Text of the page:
Dates for diaries

It always happens in this, the ‘down’ time of the gardening year: there’s planning for future events, thinking about the shape of the forthcoming year.

2013 was a good year for us, with two major awards, and a couple of projects coming to fruition. In 2014, we will be working on developing planters on the platforms at London Road Station, as well as revising some of our planting plans for the edible garden as we try to tame our thuggish raspberries.

Meanwhile, here are some dates for events in 2014:

Sunday 2nd February 2014: Seedy Sunday, Dome, Corn Exchange

Wednesday 26th February: BH City in Bloom Working Group Meeting  2pm Hove Town Hall – Mezzanine

Monday 24th March: Brighton & Hove City in Bloom 2014 Launch, Jubilee Library 11am

Saturday 7th June: Seaford 150 celebrations at London Road Station – celebrating 150th anniversary of the Brighton to Seaford railway line.

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Tea with the Mayor

With the mayor

At our tea with the Mayor of Brighton and Hove, Denise Cobb, on November 26, 2013, as part of winning the Edward Furey Community Cup. We enjoyed tea, and were delighted by the explanations given by the Mayor and her assistant (gentleman-at-arms), Darren, about the artworks, silverware and furniture in the Mayor’s Parlour at Brighton’s Town Hall. Below pictures of, among other things, cake-eating and mace-wielding. Not the average Tuesday afternoon gardening session.

Oh yes, and click here to see what our Mayor was doing just before she met us for tea.

Phil EB cake Mark and mace Mayor E mace Marlene mayor Mad at mayor Diane and mace Angie D tea A Mad tea

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Preparing Preston Circus planters for winter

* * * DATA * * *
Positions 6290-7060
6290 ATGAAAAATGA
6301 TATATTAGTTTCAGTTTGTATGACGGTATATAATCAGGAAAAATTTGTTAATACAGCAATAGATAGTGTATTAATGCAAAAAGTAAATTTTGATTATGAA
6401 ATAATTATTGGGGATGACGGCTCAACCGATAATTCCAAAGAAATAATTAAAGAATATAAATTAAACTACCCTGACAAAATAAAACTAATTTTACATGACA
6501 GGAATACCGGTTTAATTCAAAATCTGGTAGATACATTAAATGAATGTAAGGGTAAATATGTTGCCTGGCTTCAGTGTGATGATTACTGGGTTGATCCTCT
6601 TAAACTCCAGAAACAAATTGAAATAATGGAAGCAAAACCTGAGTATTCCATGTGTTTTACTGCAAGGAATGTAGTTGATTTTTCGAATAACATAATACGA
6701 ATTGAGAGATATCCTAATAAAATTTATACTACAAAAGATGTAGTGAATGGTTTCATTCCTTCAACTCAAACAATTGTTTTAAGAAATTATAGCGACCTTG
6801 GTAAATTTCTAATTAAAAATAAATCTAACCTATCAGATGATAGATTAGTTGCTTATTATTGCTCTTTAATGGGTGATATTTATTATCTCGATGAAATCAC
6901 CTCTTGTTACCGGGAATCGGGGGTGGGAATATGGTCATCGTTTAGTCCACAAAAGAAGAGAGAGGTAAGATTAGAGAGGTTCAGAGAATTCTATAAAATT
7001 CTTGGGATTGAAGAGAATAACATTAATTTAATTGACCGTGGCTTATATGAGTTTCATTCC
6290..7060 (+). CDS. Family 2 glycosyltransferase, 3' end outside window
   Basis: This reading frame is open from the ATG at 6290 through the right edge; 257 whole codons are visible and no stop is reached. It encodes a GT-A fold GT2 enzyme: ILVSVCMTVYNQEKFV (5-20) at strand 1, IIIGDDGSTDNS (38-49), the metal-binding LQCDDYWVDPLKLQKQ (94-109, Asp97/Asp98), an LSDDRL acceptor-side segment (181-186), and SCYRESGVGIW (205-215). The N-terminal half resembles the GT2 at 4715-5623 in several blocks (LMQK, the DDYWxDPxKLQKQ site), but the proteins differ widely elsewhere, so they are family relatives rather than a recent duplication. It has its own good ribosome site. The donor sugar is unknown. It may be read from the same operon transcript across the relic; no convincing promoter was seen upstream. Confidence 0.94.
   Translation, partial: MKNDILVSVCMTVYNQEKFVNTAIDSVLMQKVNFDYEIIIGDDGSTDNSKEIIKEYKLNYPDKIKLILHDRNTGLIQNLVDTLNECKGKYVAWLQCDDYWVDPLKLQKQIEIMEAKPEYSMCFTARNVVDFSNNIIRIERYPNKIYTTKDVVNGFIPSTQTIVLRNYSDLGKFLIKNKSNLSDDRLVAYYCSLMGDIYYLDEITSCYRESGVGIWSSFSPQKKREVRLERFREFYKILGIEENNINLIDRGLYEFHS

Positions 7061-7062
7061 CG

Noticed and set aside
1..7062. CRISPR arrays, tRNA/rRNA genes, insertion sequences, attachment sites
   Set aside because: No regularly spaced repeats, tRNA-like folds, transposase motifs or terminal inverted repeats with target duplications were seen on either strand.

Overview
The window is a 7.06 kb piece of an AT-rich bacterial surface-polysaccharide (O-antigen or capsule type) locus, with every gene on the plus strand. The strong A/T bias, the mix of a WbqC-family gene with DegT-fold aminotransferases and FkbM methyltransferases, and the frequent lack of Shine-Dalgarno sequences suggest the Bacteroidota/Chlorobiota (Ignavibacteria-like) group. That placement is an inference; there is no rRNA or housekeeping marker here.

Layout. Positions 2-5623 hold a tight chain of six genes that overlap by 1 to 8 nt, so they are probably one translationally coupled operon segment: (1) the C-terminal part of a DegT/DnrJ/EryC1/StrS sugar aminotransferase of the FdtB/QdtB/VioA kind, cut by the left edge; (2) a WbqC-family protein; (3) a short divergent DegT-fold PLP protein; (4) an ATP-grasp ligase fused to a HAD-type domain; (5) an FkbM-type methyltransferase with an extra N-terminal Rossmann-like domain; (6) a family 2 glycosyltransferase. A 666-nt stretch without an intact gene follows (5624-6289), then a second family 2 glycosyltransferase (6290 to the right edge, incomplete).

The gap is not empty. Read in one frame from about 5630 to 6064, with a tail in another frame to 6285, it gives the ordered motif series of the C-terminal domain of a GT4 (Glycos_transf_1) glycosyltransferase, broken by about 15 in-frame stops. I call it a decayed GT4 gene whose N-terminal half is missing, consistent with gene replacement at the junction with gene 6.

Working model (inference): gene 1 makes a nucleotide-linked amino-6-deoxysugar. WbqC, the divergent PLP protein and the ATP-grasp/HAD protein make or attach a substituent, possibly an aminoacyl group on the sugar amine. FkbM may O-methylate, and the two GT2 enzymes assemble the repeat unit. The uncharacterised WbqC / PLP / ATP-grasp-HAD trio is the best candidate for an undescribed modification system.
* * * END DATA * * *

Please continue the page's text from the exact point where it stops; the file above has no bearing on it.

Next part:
PCP 16.11.13 2 PCP 16.11.13 3 PCP 16.11.13

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Shaftesbury Place tree down

CIMG4365Just got the photos from Phillipa of the Rowan tree which came down in the high winds two weeks ago.

CIMG4367We’ve been wondering why it came down. It was clear by the end of the summer that it was sickly in some way. The leaves went brown and shrivelled well before its twin on the opposite side of the station. I wondered whether it had suffered in this summer’s drought: the right side gets the full heat of the midday sun. But the tree didn’t uproot: the base seems to have snapped. It’s difficult to tell from the photos what was wrong, but we’re sad it’s gone.

Tree down and bike

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November seedlings

Basil seedlings 11.13I wasn’t expecting to be potting up seedlings in November but the basil, parsley and lettuce seeds we planted in August are growing strongly in the greenhouse. Along with the basil, we have some spiky leaved plants: did we get oriental mustard mixed in with our basil seed?

I potted up the basil this afternoon and have brought the seedlings indoors. By 3.30, as the sun fell behind the roofs, the temperature was dropping sharply. In the greenhouse, it was 12C; outside, it felt as if we could well have the first overnight frost of the autumn .

I’m hoping inside on a sunny south-facing windowsill, the basil seedlings will grow steadily until light and warmth pick up in the spring. We still have the lettuce and flat-leaf parsley to deal with. Lettuce and parsely 11.13I’ve covered them with fleece and propagator lids in the cold greenhouse. It’s a juggling act at the moment: with the door and roof lights closed, the seedlings and cuttings risk dampening off and mildew. If we keep the door and lights open, the risk is from the cold, the wind and that old familiar pest, the squirrels.

Squirrels just love to have fun. They are the merry delinquents of the urban animal world. They run around daubing everything in graffiti and chucking their fag ends and lager cans over their shoulders: digging up cuttings, upturning pots, scratching up the compost, sinking their teeth into uprooted bulbs, which they then discard, hanging upside down from the roof lights in the greenhouse. Yes, even with the door closed, they still get in.

They’ve clawed up several of the geranium cuttings and the alchemila mollis plantlets. I’m growing resigned to their damage, though I still shout at them like a banshee. We’ve still got a good stock of pinks, rosemary and hanging geraniums – the cuttings we made at the end of August have rooted and are growing on: it’s a magical process.

Cuttings 11.13 Pinks geraniums verbena b cuttings 11.13

We’ve also got three lavender cuttings which have rooted well and quite a few red/bronze heuchera. There are also around 20 verbena bonariensis – small self-seeded plants I dug up and potted on at the end of the summer – which will be great for the Preston Circus planters, along with the propagated pinks, geraniums and sedums. Unfortunately, they’ve picked up mildew – they always do – so I’ve sprayed with an organic fungicide.